How Does Social Media Affect Mental Health and Body Image?

Article by Michael Saul, Cosmetic Surgery Solicitors

It’s no secret that social media has infiltrated our daily lives and that we spend a large amount of time active on social media platforms like Facebook, Twitter and Instagram.

While the vast majority of the UK workforce has been asked to work from home and is  unable to leave at the weekends, we might find ourselves browsing social media more often than usual. It’s important to remember that while there are many positives associated with social media, there are also potential pitfalls.

The affect influencers and celebrities can have

With social influencers dominating our feeds and celebrities sharing much of their life online, the public are often faced with images that are heavily edited or filtered and as such, are untrue to life.

This creates a dissonance between how people are viewing themselves and how they are viewing other people online, often resulting in negative body image, despite the amount of #bodyposi accounts out there to mitigate this feeling.

Our recent research shows that 74 per cent of people back an age limit being put in place on images and videos on social media from celebrities and influencers – paid or unpaid – that promote or demonstrate the effects of cosmetic surgery or cosmetic procedures.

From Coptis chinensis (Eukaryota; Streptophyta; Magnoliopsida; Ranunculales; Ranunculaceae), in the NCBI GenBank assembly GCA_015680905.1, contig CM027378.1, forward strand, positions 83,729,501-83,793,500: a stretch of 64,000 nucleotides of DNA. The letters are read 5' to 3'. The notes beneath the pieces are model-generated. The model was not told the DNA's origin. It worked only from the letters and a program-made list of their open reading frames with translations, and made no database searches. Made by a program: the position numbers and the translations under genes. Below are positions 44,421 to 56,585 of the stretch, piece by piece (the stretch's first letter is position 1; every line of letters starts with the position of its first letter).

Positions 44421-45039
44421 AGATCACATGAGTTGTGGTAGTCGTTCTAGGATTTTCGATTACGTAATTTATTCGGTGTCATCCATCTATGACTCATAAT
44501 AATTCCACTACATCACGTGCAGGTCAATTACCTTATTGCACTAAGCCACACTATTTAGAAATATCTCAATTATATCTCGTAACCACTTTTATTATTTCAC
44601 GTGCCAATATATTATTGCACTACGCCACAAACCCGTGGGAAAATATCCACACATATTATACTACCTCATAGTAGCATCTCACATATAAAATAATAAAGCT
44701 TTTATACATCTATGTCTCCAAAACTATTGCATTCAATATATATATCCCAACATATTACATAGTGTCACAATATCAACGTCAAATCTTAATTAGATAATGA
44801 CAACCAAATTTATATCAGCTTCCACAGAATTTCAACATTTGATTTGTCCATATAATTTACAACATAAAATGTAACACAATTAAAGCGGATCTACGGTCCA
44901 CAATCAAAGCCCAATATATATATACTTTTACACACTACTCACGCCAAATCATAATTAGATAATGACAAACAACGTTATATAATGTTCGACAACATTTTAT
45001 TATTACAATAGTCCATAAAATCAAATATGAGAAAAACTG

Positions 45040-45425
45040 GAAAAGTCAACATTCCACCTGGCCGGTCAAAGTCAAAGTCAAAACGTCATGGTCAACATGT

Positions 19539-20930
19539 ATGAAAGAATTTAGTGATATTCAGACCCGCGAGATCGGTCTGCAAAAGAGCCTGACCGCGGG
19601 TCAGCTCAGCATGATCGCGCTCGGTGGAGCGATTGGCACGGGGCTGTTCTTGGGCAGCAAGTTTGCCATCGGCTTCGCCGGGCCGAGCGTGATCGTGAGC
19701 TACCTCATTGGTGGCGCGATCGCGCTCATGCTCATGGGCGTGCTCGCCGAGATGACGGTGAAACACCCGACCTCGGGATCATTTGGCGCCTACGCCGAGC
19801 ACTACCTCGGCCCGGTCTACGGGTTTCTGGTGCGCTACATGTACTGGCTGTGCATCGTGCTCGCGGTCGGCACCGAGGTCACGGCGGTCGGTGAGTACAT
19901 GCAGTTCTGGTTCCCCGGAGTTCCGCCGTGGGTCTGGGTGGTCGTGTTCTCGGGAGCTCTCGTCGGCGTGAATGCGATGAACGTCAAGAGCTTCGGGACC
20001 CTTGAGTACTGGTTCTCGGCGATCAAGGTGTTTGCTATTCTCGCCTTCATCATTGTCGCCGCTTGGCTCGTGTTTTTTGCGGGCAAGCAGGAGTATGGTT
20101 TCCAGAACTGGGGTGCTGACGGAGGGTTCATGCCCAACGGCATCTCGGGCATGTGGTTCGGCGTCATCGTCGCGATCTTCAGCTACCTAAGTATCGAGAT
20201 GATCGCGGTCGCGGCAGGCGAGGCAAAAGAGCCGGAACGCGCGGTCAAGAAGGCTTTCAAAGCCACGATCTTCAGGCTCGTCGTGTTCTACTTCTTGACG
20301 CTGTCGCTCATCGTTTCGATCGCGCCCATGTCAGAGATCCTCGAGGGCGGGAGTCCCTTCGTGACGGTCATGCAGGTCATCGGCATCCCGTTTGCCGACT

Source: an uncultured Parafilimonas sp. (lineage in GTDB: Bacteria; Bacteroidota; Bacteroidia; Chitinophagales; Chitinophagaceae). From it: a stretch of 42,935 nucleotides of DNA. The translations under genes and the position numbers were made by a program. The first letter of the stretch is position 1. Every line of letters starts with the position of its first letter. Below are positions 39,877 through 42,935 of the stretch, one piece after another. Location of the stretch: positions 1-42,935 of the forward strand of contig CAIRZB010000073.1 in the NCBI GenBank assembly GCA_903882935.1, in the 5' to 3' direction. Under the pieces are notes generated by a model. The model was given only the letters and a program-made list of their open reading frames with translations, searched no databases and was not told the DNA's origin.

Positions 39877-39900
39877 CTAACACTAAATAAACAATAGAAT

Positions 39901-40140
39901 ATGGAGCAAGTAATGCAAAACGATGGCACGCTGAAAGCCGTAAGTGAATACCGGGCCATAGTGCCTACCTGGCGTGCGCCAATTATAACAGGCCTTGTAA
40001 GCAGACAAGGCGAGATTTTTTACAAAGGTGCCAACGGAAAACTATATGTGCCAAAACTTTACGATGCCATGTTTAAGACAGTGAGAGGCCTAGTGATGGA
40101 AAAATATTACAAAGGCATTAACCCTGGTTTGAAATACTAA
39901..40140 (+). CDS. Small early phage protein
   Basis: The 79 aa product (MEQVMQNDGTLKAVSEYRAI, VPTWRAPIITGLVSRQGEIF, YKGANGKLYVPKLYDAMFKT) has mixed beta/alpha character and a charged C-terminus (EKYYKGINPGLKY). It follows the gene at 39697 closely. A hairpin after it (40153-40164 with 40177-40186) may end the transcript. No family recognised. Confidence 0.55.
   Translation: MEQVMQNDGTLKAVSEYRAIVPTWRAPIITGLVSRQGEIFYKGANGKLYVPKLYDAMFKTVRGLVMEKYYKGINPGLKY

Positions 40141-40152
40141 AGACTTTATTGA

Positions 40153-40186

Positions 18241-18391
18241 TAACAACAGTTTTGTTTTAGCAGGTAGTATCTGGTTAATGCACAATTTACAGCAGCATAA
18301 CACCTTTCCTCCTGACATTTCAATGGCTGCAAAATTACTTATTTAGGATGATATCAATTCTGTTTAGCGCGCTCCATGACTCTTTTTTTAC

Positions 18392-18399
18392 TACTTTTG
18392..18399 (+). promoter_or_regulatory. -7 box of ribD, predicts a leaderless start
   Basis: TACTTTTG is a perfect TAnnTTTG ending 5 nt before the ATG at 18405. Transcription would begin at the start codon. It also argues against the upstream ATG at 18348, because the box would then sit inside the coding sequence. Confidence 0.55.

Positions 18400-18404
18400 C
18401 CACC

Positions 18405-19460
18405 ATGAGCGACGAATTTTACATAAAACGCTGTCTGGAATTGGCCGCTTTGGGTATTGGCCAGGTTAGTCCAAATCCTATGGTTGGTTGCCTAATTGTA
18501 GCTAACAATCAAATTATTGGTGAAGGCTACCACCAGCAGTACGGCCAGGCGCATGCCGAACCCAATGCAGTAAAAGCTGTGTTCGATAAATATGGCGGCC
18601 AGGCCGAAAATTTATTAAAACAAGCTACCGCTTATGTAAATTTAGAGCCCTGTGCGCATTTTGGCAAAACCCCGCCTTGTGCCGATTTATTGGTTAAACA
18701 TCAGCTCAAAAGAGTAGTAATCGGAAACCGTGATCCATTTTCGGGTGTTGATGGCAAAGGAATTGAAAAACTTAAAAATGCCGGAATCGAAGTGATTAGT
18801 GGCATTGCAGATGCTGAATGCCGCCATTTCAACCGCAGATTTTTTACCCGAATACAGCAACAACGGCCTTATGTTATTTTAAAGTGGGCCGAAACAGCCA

We also found that 52% of people think that an equivalent of #ad should be used by celebrities and influencers to declare if they have had cosmetic (surgical or non-surgical) work if they are promoting any kind of health, wellbeing or beauty treatments and products on social media.

How to use social media more mindfully

It’s easy to become overfaced by social media and constant images of ‘perfection’ that feel unattainable. Our team has created a six-step approach to using social media more mindfully, which begins with cleansing your following lists, blocking anyone who doesn’t add value to your life and muting anyone that you feel you can’t ‘officially’ unfollow for any reason.

Find some hashtags that you find inspiring to ensure that you will see content that boosts your mood. Setting time-limits for each app can be done on your device using an app, or in advanced settings. Finally, it’s ok to stop and switch off, if social media is making you feel bad and becomes a chore rather than a pleasure.

If you are looking for new body positive accounts to follow, take a look at our infographic here: https://www.cosmeticsurgerysolicitors.co.uk/news/social-media-and-body-image-facts.

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